14 Nov. 1588, Edward Searle (fn. 33) died seised of fifty acres of arable, thirty of pasture, and ten of meadow, once William Heighly's, held of the manor of East Greenwich, in socage, leaving Edward his son and heir (fn. 34).
11 Feb. 1586, John Thursbie held a messuage and two hundred acres by 2s. 6d. to the Grange of Cothom; William, his son and heir, of full age (fn. 35). Livery to William 12 Tobic Matthew. Richard Thursby, Clerk, brother and heir of William 1633.
Yet, under Boldon Book, Adam de Holmed is stated to hold on lease (of the Bishop) the demesne of Ketton, with a stock of four ploughs and four harrows, and with the acres that are sown, as in his indenture, and with the grange and oxhouse, and the other buildings within the court, which court is enclosed with a dyke and hedge; 20 marks rent.
The Convent however had afterwards an uninterrupted possession. Ketton was assigned to the Almoner, and leased out to hereditary tenants under an easy monied rent (fn. 38).
This was one of the estates which was not restored to the New Cathedral by letters patent, 9 July, 5 Edw. VI. 1551. The King granted (inter alia) to Sir Arthur Darcy, Knt. the manor of Ketton, and the tithes of grain and corn, and half the tithes of hay of the same manor, and two cart loads of hay (fn. 39), which the tenants used to pay to the Monastery of Durham, to hold in fee and common socage, by 48s. 7d. rent (fn. 40).
In 1557 Sir Arthur Darcy alienated (fn. 41) to Sir William Belasye, of Newbrough Abbey (fn. 42), whose descendant, Sir Henry Belasyse, conveyed the same estate in 1607, to Marmaduke Wilde, of East Cowton, co. York, Esq. In 1632 John Wilde, of Hunton, Esq. settled the estate (with half the manor of Great Chilton) on his three nephews, Robert, John, and Christopher (sons of his brother Robert), in successive tail male (fn. 43). Before 1684 the estate was alienated to Sir Mark Milbanke, Bart whose descendant, Sir Ralph Milbanke, sold Great Ketton some years ago to the Rev. Henry Harding, Rector of Stanhope, who devised to his eldest son, the Rev. Charles Harding.
The Nevills were probably the early lords of the whole vill. The De la Poles held under them for several descents. William de la Pole, the mercantile founder of the noble house of Suffolk, had free warren in Preston, Bradbury, and the Isle in 1347. His widow, Katharine, in 1381 (fn. 44), died seised of a messuage, three tofts, twenty oxgangs, five acres of meadow, and Preston water-mill, held by knight's service, and by three suits at Lord Nevill's Court of Brancepath. Michael, Earl of Suffolk, who died before Harfleur, held the same lands in 1415 (fn. 45) of the Earl of Westmoreland; and they descended under the same description and service, according to the line pointed out under Bradbury and the Isle, and with those estates were sold to Roger Thornton, the merchant of Newcastle. William de Walworth also, and after him Olive de Walworth, held a messuage and six oxgangs in Preston of Lord Nevill, by fealty, and one penny rent on the birth-day of their landlord (fn. 46).
By charter 15 July 1384, John Nevill, lord of Raby, granted all his lands (inter alia (fn. 47)) in Preston-on-Skyrne to Thomas Claxton, Esq.; and in this line of Claxton, of Old Park (fn. 48), this estate, called the manor of Preston, descended till 1626, when Sir John Claxton, of Nettlesworth, granted to John Conyers, of Horden, Esq. the Low-farm, and divers closes in Preston; and in 1627 John, son and heir of Sir John Claxton, sold to Conyers, Pearson's house and garth on the Brook, Nevill's house, the Brooks Milne-hill, and other parcels (fn. 49). In 1767 Henrietta Maria Wollascot, Teresa Countess Dowager of Traquair, Charlotte Guastaldi, widow, and Elizabeth Conyers, spinster, the four daughters and coheirs of Sir Baldwin Conyers, of Great Stoughton, co. Hunts, Bart. (fn. 50) and their trustees (fn. 51), sold the manor of Horden, the Greens, Pearson's House, Nevill's House, &c. in Preston, and lands in Little Thorp, to Rowland Burdon, Esq. for 20,000l. (fn. 52)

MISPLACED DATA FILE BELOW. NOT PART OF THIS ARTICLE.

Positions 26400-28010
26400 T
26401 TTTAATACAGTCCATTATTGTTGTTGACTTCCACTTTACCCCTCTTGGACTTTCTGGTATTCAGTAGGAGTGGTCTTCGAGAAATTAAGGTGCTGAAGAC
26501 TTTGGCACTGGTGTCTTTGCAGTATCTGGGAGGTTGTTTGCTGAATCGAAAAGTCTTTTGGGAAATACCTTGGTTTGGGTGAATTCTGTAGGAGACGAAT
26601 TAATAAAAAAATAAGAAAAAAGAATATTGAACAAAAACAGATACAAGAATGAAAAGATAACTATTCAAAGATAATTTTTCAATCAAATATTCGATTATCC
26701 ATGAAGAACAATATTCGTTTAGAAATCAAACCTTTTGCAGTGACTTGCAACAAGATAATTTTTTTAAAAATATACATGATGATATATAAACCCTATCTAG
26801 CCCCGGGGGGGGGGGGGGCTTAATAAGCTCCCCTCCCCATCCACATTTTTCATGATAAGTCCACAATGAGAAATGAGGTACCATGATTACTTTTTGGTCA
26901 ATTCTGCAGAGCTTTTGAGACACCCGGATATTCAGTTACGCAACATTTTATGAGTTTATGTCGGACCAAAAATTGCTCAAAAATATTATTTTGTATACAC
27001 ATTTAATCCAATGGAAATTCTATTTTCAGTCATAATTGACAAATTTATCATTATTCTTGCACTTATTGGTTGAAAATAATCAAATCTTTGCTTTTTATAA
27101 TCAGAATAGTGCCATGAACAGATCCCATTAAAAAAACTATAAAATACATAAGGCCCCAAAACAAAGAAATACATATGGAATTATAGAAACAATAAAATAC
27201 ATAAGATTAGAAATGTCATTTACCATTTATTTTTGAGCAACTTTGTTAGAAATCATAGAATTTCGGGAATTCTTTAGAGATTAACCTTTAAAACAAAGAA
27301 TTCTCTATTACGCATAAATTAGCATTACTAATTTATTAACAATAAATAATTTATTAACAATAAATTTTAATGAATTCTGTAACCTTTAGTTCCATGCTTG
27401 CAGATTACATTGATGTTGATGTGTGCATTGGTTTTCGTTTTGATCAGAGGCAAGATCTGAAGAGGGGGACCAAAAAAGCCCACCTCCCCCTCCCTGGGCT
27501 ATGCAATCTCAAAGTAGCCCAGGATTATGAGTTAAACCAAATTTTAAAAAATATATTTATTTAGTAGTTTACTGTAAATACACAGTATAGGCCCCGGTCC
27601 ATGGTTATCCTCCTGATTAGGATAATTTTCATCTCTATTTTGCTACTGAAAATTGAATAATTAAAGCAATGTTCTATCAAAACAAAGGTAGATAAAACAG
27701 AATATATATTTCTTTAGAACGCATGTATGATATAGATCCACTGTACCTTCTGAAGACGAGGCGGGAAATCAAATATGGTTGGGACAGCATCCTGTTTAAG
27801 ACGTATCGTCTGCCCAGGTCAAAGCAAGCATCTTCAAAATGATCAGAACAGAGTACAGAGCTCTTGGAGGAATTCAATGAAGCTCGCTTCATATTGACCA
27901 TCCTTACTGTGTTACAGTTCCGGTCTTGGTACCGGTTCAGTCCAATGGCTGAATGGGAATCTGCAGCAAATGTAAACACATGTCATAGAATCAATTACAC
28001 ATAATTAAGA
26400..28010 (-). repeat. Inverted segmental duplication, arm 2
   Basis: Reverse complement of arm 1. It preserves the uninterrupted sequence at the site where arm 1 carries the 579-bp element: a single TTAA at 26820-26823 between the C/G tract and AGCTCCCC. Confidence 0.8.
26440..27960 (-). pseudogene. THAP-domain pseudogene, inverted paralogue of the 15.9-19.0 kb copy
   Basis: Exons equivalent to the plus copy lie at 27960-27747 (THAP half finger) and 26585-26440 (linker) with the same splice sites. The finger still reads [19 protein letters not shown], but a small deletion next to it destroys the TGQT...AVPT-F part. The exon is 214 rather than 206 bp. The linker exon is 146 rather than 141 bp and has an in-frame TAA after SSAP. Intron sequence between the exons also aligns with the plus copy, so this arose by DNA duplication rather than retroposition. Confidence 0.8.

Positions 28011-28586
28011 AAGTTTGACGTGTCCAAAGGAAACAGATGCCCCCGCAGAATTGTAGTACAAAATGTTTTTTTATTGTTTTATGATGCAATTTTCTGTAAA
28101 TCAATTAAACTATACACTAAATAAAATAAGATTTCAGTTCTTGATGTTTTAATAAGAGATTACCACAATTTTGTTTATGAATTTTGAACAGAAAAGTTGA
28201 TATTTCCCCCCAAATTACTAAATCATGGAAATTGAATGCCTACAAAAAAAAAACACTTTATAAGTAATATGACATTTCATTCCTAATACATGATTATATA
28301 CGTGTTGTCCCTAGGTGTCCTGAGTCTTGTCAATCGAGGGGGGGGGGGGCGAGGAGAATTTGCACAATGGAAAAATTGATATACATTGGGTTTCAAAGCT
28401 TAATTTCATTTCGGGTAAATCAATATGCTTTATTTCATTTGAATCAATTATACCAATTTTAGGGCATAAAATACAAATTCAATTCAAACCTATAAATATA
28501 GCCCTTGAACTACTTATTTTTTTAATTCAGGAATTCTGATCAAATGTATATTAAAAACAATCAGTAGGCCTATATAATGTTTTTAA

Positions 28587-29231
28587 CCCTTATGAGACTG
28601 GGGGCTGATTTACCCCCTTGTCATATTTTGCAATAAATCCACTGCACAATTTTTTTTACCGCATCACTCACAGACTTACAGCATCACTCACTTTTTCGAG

Another portion of the vill was granted, in 1653, by James and John Clement to Richard Stephenson, of Preston, yeoman, who granted to his son John Stephenson in 1676; and he in 1705 settled the estate on the marriage of his son John Stephenson with Anne Arrowsmith. In 1727 John the father, John the son, and John the grandson, conveyed, for 1,030l. to Francis Pewterer, Gent. who, in 1737, devised to his son Nathaniel Pewterer (fn. 53). In 1764 Nathaniel Pewterer (and Anne, Mary, and Caroline Pewterer, and Frances Bacon, his sisters,) conveyed to Robert Chaloner, of Auckland, Esq. who again sold the premises in Preston to Rowland Burdon, Esq. in 1771, for 2,100l.
Mr. Paul Watson, of Bradbury, purchased from R. Burdon, Esq. the whole estate that was Chaloner's, and part of the lands derived from Conyers (fn. 54) a few years ago. Some other portion was sold to — Teasdale.
But there is still another ancient estate in Preston, not devised under either of these titles, which belonged for several descents to the Wyclyffes (fn. 55), and since to the Withams and Tunstalls. This estate was lately alienated by Thomas Tunstall, Esq.
In 1685 the freeholders were, Sir Christopher Conyers, Bart. William Wycliffe, Gent. John Stevenson (fn. 56), — Wytham, Gent. and — Cropley, Gent. in London (Grindon or Howe-hills).
An obscure manor, to the South of Mordon Carrs, now better known as the Howhills (fn. 57). This was probably originally carved out of the Nevill's lordship of Preston-le-Skerne. In 1561 Rowland Mordon (fn. 58) died seised of the manor of Grindon, and of a cottage and three acres in Preston, held of the Earl of Westmoreland by fealty only, and suit at the Manor Court of Brancepath, leaving William his son and heir (fn. 59). In 1564 this William Mordon contracted Isabel, his only daughter and heir, to Thomas Trollope, son and heir of John Trollope, of Thornley: the marriage proved fruitless, and she was living a widow in 1569 (fn. 60). The attainder of the Earl caused the manor to be held of the Crown. In 1610 Robert Moor purchased Grindon from Thomas Emerson and Richard Coudall; and two years later Moor sold to Edward Cropley, of London, whose descendant, Sir John Cropley, bequeathed this and other estates to Thomas Micklethwaite, from whom they descended to his younger brother Joseph, created Viscount Micklethwaite, of Ireland 1727. I am ignorant by what channel this and the other estates derived from Cropley, are now vested in — Dennison and Edward Wilkinson, Esquires.